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Bones the Jack Russell
Borders and Boarders
Changing countries is traumatic. I haven't yet come across anyone who has moved from one land mass to another without experiencing a degree of pain. Rehoming my dogs was one of the saddest things about my move from South Africa to the UK. I swore that I would never have another pet in this lifetime. My husband promised me that he would bark and even chew my shoes if I was ever tempted to bring a ball of fur into our lives again. I think he was as heartbroken as me to leave Shane, Rusty and Sox behind in Zululand as we flew from space and sunshine to hanky sized yards and frozen skies.
We knew why we were trekking. We knew what we were leaving and why we were doing it. I never knew how much it would hurt. The sting of leaving my dogs was sharp and cold. Knowing they were happy in their new homes somehow made me feel worse. The sting felt like a sharp bite that went through my flesh and right to the bone. I don't know how human emotions work, I just know that I never want to feel like that ever again.
We'd been living in the UK in a flat for a few years. The choreography of life being what it is, Bones arrived soon after we moved into a house. My young cousin had rescued Bones and took him back to his family home. Terriers are characters, and Bones fitted snugly into his new family of caring actors. My aunt was a stage artist and my uncle has written and acted in a few pantomimes. They are both happy and expressive people.
The first week was perfect. The second week was purgatory. Three month old Bones killed the old household cat. There was something about Jessica's bell that triggered an ancient instinct. There was only one possible outcome. Bones was banned.
Bones comes Home
I was asked to look after Bones until my cousin could find him a cat free home. Despite my reservations, I couldn't let this skinny little puppy go into kennels given the bad start he had had in his short life. After careful thought I took him in temporarily. What harm could it do? We decided to feed and care for him as much as we could, while maintaining a healthy emotional distance.
About Bones and the mouse https://dengarden.com/pestcontrol/mouseinthehouse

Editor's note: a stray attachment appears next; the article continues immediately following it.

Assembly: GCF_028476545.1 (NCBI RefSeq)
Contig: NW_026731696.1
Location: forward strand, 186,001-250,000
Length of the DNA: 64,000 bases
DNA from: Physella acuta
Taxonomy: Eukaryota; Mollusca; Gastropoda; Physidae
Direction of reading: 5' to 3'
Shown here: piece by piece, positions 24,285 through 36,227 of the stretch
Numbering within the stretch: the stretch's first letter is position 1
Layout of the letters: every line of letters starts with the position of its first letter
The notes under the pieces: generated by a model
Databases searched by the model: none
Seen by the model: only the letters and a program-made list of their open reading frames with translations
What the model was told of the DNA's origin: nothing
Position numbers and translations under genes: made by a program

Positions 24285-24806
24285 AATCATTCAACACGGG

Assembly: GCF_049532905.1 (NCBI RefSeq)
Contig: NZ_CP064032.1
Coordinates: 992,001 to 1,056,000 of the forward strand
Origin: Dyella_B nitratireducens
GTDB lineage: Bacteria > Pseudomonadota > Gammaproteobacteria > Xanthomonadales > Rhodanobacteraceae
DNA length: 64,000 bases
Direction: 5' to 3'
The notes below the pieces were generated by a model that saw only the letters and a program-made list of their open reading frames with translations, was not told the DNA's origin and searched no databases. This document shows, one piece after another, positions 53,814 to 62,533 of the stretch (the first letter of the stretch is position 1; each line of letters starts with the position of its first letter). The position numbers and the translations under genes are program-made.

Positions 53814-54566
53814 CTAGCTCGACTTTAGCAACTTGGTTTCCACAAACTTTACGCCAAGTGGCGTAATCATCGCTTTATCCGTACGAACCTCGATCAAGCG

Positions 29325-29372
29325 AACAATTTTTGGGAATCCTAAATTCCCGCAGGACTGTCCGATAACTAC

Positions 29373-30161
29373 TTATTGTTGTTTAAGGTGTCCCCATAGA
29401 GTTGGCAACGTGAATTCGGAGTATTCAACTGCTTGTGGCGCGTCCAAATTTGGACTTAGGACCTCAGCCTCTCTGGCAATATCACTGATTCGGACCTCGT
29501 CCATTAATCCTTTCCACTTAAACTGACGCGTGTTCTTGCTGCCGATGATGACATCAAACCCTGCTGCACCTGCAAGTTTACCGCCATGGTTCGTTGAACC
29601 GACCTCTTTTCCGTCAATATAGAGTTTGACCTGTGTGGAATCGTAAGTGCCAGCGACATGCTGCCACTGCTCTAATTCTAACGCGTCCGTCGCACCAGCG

Eight years on, Bones is still here. He runs the house. He still hates cats, and we have learnt that he is over confident on a leash. He can't be trusted around other animals, and he often growls at well meaning strangers who want to pet him when we take him for a walk. He isn't good with other animals, and despite our best efforts he remains quite antisocial. He wears yellow to let people know that he has trouble socialising.
We don't have other animals or small children in the house so it doesn't bother us enough to keep on trying to change him. We turfed the carpets out because his hair is like pine needles and the even short tufted mats look like fur rugs within a day. He won't let us cut his nails, so we keep them manageable by letting the pavement file them on his walks. He has trained us well.
On the bright side, he fills the house with laughter because terriers are real characters. Bones, like most dogs, is a unique and special pet. It is hard to imagine our home now without our Bones and I hope he enjoys being around us as much as we enjoy having him in our lives.
Do you share your home with a Jack Russell?
What percentage Jack Russell is your terrier?
Terriers like Bones were bred to work. Although they are quite small dogs, they often don't know it. Owners are often surprised at how active they are. Bones is typical of the breed in that he gets bored easily. They are quite like toddlers in that they can behave badly (to the point of being destructive) if they don't get enough physical and mental exercise.
Terriers need to be walked at least daily. Walks should allow them some time off the lead to explore and simply to be dogs. They are curious, and love sniffing around and marking where they have been. They are keen to learn, and are real people pleasers. This makes them great playmates for. humans!
When they are not provided with tasks and fun things to do, they are inclined to make up their own games - Like seizing and destroying post. My seasonal 'flu resulted in every one of my Christmas cards being modified. Cards can be tricky to display when missing a bottom corner.
It's not always possible to walk a Jack Russell as much as the dog would like. I have a friendly church nearby, and the caretaker is quite happy for Bones to explore the grounds. This wasn't an option at the house I lived in before.
Lively little dogs sometimes need stronger collars and leashes / harnesses than you might think. A good quality one is cheap in the long term as they last for many years.
Toys are handy for keeping terriers busy between walks. Bones loves his ball. He does go through quite a few of them if left to his own devices so I take it away from him when we have finished playing The size and texture of the ball is important and it can take time to find a suitable one. Ideally, it should be durable enough to survive long teeth, big enough to avoid the risk of swallowing when playing catch, but small enough to be carried comfortably in the mouth.
Pulling games are popular. Any rope will do. A variety of purpose made rope toys prevents boredom. Fortunately they are inexpensive.
Some dogs like toys that dispense treats or rewards, like kongs. Bones doesn't like these much as he loses patience and tries to rip into these shape toys to get treats rather than roll them around. Every pet is different, and it is worth experimenting.
The life of Bones
© 2017 Donna